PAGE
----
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Nov 6, 2017
This week’s theme
Unusual verbs

This week’s words
pernoctate
desacralize
nuncupate
reeve
senesce

pernoctate
“Wow, your parents let you stay up all night!”
Cartoon: Hagen/Jantoo

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A.Word.A.Day
with Anu Garg

With a vocabulary of some half-million words, the English language is said to have a word for almost everything around. While that is nearly true, what is not so well-known is that it has words for many of the unusual actions as well. And for those that it doesn’t, it is only too happy to borrow from other languages (for example, kibitz). This week’s theme presents some unusual words, words for things you most likely don’t do every day.

pernoctate

PRONUNCIATION:
(puhr-NAHK-tayt)

MEANING:
verb intr.:
1. To stay up all night.
2. To pass the night somewhere.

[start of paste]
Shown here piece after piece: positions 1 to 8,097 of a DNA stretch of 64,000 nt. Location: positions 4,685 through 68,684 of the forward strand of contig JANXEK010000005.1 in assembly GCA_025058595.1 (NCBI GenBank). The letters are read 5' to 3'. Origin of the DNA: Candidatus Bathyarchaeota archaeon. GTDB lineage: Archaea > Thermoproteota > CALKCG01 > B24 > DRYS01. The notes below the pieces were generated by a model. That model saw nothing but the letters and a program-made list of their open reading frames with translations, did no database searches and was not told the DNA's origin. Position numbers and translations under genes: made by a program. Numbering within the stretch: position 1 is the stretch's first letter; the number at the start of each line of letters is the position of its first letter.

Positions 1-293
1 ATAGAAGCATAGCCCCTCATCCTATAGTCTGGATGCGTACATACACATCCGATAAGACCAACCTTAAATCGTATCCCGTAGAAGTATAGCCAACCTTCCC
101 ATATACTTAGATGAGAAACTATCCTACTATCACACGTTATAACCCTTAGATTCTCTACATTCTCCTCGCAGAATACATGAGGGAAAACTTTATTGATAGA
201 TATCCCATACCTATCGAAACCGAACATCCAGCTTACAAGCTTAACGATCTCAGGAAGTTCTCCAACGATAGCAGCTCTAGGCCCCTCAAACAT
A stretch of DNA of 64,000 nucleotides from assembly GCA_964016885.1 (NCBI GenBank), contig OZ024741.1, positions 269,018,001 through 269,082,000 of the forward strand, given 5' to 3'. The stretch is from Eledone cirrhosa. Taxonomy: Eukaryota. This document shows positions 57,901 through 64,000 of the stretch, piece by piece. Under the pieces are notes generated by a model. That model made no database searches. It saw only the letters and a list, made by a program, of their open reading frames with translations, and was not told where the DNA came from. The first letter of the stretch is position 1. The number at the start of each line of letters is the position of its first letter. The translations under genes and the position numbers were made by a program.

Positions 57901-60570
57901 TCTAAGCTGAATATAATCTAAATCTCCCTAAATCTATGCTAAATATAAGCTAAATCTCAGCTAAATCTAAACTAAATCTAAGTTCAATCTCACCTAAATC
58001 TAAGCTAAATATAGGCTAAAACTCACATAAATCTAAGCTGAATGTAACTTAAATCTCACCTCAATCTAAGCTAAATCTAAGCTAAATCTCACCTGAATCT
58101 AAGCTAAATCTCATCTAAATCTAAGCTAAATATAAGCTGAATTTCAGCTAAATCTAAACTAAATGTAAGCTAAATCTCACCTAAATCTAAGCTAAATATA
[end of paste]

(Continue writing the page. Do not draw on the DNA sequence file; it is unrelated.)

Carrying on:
ETYMOLOGY:
From Latin pernoctare (to spend the night), from per- (through) + nox (night). Earliest documented use: 1623.

USAGE:
“Lady Ampersand had seen to it that a bedroom, bathroom, and sitting-room were in permanent readiness for him should he be minded to pernoctate at Treskinnick.”
Michael Innes; The Ampersand Papers; Mead Dodd; 1979.

A THOUGHT FOR TODAY:
I don't think that combat has ever been written about truthfully; it has always been described in terms of bravery and cowardice. I won't even accept these words as terms of human reference any more. And anyway, hell, they don't even apply to what, in actual fact, modern warfare has become. -James Jones, novelist (6 Nov 1921-1977)

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